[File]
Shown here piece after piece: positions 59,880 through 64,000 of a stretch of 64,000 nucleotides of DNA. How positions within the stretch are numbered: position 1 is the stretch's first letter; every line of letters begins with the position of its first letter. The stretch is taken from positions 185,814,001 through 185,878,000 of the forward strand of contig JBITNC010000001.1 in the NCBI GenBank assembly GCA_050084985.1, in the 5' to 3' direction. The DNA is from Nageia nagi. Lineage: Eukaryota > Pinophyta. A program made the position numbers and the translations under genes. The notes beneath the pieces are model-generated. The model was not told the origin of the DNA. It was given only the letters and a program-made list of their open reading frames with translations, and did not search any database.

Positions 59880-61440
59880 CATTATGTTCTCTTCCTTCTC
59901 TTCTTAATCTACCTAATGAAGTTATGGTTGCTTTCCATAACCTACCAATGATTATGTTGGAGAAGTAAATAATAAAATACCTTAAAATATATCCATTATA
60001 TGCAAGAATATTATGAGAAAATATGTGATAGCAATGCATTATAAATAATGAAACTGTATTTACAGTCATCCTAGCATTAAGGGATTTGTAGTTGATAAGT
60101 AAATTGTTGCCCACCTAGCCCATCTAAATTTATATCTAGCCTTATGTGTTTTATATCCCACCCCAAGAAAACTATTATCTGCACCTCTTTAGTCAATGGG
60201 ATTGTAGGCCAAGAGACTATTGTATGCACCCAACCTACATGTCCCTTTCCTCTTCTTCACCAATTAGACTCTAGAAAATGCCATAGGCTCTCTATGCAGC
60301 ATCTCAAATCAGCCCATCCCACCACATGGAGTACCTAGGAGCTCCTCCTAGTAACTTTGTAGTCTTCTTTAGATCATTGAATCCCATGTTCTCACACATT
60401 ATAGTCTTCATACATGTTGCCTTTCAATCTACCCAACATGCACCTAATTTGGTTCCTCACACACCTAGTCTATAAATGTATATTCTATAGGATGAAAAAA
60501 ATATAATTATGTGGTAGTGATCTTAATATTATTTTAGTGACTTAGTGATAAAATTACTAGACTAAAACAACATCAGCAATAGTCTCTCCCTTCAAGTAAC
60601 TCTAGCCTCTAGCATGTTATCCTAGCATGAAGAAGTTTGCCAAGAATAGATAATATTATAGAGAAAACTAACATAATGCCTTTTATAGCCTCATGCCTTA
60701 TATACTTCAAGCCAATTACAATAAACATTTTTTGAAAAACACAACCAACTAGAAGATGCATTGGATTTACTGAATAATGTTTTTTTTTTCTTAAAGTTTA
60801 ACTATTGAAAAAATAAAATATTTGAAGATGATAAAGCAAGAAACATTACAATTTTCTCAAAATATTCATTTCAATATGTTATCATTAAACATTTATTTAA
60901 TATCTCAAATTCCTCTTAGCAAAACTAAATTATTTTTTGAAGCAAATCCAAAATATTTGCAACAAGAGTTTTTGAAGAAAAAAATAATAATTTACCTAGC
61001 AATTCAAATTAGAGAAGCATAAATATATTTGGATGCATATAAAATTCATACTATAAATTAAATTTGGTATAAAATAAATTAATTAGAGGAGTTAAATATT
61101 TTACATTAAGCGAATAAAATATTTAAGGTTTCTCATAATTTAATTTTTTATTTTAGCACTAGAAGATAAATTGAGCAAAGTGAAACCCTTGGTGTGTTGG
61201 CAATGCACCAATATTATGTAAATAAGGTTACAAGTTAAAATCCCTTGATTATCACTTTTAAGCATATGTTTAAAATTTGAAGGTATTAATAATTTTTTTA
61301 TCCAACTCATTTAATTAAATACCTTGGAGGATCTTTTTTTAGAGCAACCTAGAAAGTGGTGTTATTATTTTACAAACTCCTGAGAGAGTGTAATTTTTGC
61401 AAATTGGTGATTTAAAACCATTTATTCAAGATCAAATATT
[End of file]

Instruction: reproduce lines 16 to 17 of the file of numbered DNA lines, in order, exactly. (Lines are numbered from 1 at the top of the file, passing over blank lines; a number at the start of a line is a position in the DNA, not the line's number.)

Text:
61101 TTACATTAAGCGAATAAAATATTTAAGGTTTCTCATAATTTAATTTTTTATTTTAGCACTAGAAGATAAATTGAGCAAAGTGAAACCCTTGGTGTGTTGG
61201 CAATGCACCAATATTATGTAAATAAGGTTACAAGTTAAAATCCCTTGATTATCACTTTTAAGCATATGTTTAAAATTTGAAGGTATTAATAATTTTTTTA